During a typical patient office visit, interaction with the care team involves the transfer of much information to the patient. Sometimes the communication channel is mostly one-way, meaning the care team spends a lot of time explaining the diagnosis, prognosis, and otherwise transferring their professional knowledge to the patient. Effective communication involves two-way communication. Utilizing active listening techniques helps the patient feel at ease and more willing to share their feelings, thoughts, opinions, and behaviors. Patients desire to comprehend; however, patients also want to know that they are being understood and heard. Effective communication involves a heavy dose of active listening.
6. Operational Inefficiency
Everybody hates wasting time. Physician practices that still operate with inefficiencies and duplication will find their patients leaving for alternative sources to meet their healthcare needs.
For example, one physician’s office that I visited not too long ago had me fill out the same health status form (paper form I might add) that I had filled out on my previous visit. The health status questionnaire was quite long and seemed to take forever to complete. While this provider, a dermatologist, is not my primary care provider, I do see this dermatologist annually.
On a more positive note, as part of my most recent visit to my primary care provider, as soon as the appointment was booked, I received an email, inviting me to fill out the pre-visit information using my phone or computer. The online form was lengthy for sure, however, because I had previously answered many of the questions before, my electronic health information was tied to the online form and many of the questions were pre-populated, only requiring that I make updates as needed.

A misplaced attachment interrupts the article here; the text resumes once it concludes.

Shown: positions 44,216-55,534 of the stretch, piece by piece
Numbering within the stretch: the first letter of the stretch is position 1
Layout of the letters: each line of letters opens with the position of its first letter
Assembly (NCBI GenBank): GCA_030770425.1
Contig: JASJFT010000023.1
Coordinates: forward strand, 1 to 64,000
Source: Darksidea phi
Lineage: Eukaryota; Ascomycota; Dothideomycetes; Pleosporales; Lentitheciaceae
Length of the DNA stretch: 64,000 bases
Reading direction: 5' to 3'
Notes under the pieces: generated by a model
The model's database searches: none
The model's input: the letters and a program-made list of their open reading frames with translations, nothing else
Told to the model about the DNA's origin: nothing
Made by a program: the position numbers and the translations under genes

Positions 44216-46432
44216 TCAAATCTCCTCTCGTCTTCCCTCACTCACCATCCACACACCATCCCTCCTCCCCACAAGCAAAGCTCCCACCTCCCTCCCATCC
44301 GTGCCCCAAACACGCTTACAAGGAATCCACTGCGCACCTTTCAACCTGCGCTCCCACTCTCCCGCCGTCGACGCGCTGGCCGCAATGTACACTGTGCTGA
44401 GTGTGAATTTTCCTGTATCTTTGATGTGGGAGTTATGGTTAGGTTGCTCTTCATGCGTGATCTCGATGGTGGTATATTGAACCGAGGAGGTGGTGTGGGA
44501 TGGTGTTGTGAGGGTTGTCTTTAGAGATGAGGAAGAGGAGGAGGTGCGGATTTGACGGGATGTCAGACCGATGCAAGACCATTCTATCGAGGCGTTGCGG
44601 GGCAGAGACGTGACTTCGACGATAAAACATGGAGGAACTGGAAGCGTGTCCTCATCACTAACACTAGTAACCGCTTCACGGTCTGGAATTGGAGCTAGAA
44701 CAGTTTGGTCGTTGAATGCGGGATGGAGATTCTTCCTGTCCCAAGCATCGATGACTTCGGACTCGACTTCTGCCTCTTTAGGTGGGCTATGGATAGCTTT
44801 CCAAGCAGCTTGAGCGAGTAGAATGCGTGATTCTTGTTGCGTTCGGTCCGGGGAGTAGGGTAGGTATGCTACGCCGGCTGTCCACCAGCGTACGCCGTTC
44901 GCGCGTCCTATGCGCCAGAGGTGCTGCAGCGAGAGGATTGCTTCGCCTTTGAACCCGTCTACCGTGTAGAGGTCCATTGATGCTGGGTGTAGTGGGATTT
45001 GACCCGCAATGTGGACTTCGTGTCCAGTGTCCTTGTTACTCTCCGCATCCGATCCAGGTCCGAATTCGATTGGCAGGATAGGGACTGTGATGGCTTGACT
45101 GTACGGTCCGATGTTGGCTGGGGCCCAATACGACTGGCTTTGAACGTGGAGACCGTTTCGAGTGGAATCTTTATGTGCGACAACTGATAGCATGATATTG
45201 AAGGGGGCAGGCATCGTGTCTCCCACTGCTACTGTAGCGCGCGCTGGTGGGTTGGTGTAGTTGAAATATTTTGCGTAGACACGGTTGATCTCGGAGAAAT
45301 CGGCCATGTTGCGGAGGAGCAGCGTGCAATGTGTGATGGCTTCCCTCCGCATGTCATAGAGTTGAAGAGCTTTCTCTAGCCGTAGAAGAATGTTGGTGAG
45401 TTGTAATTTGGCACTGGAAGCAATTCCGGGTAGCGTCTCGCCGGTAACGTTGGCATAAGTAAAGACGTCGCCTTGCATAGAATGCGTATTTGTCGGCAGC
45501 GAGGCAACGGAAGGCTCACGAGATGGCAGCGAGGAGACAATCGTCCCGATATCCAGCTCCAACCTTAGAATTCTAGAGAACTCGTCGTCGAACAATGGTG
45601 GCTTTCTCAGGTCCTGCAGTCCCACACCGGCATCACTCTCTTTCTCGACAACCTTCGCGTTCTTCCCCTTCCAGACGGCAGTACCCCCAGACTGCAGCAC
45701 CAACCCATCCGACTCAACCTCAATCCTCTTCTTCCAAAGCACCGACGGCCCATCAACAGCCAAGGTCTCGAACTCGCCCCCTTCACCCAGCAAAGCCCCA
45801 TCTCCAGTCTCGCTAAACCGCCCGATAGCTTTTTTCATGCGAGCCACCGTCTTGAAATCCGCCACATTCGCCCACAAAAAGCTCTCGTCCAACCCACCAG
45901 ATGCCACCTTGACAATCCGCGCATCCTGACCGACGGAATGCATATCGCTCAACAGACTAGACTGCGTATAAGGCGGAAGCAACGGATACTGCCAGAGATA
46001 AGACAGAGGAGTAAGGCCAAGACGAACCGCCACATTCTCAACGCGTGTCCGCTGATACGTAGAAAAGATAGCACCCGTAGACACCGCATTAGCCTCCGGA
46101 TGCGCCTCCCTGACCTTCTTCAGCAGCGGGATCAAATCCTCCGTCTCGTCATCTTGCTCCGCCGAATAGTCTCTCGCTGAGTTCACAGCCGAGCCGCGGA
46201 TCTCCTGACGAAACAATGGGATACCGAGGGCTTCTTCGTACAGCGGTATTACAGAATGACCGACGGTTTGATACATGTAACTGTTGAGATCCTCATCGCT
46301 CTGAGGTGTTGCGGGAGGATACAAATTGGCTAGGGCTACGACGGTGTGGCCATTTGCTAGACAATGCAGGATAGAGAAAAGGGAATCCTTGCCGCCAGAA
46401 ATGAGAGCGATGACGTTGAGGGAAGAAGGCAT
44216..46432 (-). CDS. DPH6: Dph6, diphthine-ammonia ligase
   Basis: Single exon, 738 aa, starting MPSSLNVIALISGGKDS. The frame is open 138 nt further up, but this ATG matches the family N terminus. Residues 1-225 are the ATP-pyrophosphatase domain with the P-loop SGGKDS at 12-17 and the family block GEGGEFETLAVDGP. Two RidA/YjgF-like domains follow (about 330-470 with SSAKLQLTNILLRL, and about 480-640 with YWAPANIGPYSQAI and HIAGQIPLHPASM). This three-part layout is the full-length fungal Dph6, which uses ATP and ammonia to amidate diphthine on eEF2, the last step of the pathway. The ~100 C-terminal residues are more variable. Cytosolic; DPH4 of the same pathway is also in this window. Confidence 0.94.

In today’s world, almost all of us have a lot of experience online. Having the opportunity to complete the required “paperwork” prior to a doctor visit is expected. Providing patients with an online option is essential.
“Lack of feeling or emotion, lack of interest or concern”, pretty much sums up apathy. (4)
As I walked towards the check-in counter at my primary care doctor’s office, the receptionist looks up from the screen, offers me a warm smile and says, “Good afternoon, my name is Brenda.” I said, “Hello, I am Jerry Stone.” Brenda replied, “I thought you were Mr. Stone, I see you have a 3:30 appointment with Dr. Green (doctor name changed for this publication). Now that’s impressive. I was about 15 minutes early, even so, the receptionist had deducted, based on the information she had available (my appointment time, age, gender, and other information), that I was most likely Jerry Stone arriving for my 3:30 PM appointment. The receptionist timed the greeting perfectly, as well. She smiled while I was about 10 or 15 feet away from the check-in counter but waited until I was right up to the check-in counter, surrounded by the privacy of the check-in partitions, before asking for my name.
Brenda made me feel special and showed interest in me, meaning Brenda had taken some time to get familiar with me and knew the doctor that I was there to see. Any apathy there? None. Only caring and concern.
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Jerry L. Stone